Learned counsel for common respondent No, .3 on the other hand submitted that the High Court has rightly taken the view that respondent No.3 is the most eligible candidate for the purpose.

In order to resolve this triangular controversy a few relevant facts leading to these proceedings are required to be noted at the outset. Earlier the college in which these three contestants are working as senior lecturers was affiliated to Agra University under the Agra University Act, 1926. The said college was, the therefore, governed by the provisions of the said act and the statute framed thereunder form the very beginning till 1.7.1965. The Kanpur and Meerut University Act was enforced with effect from 1.7.1985. As a result thereof the said college got affiliated to Meerut University. Since no statute of Agra University. Consequent upon the framing of the Statutes of Meerut University 26.9.68, the college was thereafter governed by the said Statutes, The senior most of teacher of affiliated colleges was governed by Statute No.11.34 of that University. U.P. State Universities Act, 1973 came in to force with effect from 2.9.73. Since no statutes of the Meerut University continued to govern the service conditions of the teachers of affiliated college. First Statutes of the Meerut University were framed under U.P. State Universities Act, 1973 which came in to force from 1.5.77.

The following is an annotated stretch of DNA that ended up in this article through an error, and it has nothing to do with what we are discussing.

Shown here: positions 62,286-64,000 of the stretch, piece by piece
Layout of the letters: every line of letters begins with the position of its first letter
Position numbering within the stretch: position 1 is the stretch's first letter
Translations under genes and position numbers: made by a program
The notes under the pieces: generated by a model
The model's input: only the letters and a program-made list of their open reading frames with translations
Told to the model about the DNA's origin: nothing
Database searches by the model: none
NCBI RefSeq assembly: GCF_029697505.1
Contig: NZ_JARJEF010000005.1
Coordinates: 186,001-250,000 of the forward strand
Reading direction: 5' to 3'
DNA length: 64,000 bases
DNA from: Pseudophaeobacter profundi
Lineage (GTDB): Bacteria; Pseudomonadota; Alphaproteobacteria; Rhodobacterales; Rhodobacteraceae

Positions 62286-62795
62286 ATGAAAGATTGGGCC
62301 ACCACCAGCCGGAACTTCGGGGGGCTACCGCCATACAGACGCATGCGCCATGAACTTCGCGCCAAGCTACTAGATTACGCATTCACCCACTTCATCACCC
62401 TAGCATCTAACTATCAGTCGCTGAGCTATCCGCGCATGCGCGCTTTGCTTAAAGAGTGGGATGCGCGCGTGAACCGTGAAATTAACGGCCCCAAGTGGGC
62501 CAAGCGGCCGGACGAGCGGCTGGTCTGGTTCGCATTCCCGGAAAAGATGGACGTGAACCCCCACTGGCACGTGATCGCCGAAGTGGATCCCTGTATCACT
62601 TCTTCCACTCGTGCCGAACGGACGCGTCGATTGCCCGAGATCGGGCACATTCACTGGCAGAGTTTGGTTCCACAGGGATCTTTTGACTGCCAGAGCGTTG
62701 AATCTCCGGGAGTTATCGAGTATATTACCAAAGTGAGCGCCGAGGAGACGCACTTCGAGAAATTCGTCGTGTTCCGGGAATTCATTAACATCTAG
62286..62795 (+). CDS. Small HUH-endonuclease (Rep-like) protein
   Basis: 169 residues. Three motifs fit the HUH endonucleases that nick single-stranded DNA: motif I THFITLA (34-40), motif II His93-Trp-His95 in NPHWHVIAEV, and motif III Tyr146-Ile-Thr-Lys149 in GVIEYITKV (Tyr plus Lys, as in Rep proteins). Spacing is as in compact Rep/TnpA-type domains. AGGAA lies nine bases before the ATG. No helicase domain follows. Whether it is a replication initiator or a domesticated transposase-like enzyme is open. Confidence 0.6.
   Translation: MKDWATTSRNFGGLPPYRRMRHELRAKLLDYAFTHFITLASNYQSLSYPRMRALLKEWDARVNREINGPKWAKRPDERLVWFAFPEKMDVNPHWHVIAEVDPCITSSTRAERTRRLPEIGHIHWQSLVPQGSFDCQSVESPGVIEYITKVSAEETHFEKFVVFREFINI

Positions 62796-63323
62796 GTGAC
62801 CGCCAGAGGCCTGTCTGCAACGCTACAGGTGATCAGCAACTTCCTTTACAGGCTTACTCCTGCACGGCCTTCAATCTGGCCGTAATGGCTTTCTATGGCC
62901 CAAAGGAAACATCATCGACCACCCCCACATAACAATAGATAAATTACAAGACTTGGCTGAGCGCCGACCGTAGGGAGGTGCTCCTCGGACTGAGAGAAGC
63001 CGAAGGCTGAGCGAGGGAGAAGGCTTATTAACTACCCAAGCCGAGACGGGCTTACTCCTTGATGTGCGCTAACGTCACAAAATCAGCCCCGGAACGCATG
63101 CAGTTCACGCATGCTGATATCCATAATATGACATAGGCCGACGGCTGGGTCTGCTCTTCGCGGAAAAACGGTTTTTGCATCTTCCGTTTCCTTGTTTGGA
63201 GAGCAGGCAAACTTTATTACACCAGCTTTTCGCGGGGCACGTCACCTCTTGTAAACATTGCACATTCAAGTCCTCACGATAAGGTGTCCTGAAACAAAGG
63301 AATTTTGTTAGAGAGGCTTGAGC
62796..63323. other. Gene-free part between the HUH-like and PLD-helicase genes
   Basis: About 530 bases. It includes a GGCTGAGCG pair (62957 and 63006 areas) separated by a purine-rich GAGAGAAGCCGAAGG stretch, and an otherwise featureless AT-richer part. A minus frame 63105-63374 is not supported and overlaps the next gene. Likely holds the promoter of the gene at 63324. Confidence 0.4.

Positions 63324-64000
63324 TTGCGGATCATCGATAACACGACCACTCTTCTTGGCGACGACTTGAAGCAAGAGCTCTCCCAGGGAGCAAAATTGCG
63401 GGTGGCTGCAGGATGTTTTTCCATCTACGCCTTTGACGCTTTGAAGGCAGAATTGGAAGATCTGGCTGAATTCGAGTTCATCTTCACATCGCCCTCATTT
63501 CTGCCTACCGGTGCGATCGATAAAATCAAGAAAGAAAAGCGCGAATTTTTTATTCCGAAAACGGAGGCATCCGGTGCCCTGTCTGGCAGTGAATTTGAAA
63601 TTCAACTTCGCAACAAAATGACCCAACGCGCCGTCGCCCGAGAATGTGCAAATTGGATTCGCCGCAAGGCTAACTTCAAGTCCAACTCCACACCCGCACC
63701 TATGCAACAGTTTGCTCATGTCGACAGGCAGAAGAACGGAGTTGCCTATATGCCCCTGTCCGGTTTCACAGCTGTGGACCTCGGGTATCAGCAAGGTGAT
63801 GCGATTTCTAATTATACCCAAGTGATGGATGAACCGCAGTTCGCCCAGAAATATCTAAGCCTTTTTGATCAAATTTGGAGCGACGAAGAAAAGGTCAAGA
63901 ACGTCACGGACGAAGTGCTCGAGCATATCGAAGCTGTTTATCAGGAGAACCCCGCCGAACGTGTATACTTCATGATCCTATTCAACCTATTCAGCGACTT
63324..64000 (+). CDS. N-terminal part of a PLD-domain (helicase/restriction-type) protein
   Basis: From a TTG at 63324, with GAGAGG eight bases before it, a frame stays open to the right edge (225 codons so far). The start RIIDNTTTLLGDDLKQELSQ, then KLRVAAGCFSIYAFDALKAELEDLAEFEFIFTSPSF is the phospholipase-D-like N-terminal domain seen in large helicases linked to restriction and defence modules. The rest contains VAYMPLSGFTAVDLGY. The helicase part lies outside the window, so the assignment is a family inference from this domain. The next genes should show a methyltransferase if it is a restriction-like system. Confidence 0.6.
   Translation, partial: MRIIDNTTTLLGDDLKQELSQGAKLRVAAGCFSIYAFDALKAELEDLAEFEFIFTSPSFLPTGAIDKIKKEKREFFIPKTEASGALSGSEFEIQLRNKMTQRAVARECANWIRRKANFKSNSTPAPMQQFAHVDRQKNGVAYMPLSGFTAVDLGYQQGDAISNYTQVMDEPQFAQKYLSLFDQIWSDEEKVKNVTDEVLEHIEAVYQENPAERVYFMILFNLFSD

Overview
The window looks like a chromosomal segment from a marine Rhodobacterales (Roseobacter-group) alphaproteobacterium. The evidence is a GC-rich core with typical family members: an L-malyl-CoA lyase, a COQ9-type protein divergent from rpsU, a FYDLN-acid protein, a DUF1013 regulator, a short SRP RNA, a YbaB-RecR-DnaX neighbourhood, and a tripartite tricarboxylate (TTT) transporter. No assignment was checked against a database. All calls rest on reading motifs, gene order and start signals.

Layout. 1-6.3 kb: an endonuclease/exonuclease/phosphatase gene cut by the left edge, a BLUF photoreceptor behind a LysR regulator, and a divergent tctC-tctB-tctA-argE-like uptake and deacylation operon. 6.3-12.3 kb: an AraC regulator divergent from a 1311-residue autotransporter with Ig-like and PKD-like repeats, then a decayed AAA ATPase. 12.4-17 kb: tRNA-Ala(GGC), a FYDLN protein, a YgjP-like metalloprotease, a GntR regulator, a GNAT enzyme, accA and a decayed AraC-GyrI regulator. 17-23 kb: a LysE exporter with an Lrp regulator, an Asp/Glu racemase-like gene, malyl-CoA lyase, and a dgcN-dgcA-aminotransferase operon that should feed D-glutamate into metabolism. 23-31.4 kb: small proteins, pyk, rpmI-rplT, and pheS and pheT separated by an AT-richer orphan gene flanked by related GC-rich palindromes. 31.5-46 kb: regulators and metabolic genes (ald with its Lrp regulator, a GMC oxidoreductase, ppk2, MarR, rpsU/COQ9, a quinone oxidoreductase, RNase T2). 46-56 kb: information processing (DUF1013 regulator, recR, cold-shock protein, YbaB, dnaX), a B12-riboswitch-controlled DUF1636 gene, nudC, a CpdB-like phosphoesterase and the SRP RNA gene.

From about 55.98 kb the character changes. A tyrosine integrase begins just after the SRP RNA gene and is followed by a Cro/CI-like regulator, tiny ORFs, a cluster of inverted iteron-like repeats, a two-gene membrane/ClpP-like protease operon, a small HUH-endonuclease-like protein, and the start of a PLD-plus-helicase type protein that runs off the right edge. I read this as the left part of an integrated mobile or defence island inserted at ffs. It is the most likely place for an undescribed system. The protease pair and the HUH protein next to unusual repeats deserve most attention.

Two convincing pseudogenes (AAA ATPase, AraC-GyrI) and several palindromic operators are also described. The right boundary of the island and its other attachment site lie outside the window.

For the purpose of determining the seniority of teachers Chapter XVIII of these statutes became applicable with effect form 1.5.77. It is not in dispute that the rate these statutes to which we will make a detailed reference at an appropriate stage.

The service Bio-Data of the aforesaid three contestants run as under: